When an ecological regime shift is really just stochastic noise
Doney, Scott C.
Sailley, Sevrine F.
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Populations of marine species wax and wane over time and space reflecting environmental forcing, biological dynamics, and in some cases human perturbations such as fishing, habitat destruction and climate change. The growing availability of multi‐decadal observational records opens new windows on how ocean ecosystems function, but the analysis and interpretation of such long time-‐series also requires new mathematical tools and conceptual models. Population time-‐ series often show strong variations at decadal time‐scales, and a central question is whether this arises from non‐linear biological processes or simply tracking of external physical variability. Borrowing from climate research, Di Lorenzo and Ohman develop a novel approach for deciphering links between physical forcing and biological response, using as a test case time‐series of marine zooplankton abundances off the coast of California.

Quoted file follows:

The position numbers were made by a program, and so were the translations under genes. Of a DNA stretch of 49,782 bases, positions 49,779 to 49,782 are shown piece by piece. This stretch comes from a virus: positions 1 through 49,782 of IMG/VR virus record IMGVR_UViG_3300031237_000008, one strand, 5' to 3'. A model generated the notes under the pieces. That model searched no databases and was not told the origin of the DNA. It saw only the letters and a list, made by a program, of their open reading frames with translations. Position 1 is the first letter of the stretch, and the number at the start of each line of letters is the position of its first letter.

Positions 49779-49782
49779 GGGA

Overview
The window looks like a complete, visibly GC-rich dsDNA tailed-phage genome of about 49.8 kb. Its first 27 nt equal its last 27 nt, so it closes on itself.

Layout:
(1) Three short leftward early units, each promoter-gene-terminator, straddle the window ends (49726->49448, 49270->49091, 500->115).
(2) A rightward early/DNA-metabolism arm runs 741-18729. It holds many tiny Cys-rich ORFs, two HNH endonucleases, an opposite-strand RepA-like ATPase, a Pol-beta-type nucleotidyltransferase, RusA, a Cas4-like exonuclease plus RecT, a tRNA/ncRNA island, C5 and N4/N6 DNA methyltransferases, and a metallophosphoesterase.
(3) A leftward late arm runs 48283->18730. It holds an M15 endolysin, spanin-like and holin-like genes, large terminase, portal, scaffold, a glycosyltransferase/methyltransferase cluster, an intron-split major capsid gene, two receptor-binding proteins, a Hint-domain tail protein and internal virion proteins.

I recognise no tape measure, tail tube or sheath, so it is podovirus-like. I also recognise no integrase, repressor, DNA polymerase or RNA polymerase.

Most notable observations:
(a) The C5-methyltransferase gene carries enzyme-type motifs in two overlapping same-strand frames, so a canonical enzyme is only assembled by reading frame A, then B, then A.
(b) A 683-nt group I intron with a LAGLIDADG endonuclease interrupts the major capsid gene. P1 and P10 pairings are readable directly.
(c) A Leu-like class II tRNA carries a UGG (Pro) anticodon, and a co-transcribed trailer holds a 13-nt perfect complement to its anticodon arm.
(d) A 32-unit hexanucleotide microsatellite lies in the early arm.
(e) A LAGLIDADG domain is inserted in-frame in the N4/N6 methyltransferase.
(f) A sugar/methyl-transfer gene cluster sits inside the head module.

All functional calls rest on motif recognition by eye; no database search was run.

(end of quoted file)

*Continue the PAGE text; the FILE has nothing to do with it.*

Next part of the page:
Author Posting. © The Author(s), 2013. This is the author's version of the work. It is posted here by permission of National Academy of Sciences for personal use, not for redistribution. The definitive version was published in Proceedings of the National Academy of Sciences of the United States of America 110 (2013): 2438–2439, doi:10.1073/pnas.1222736110.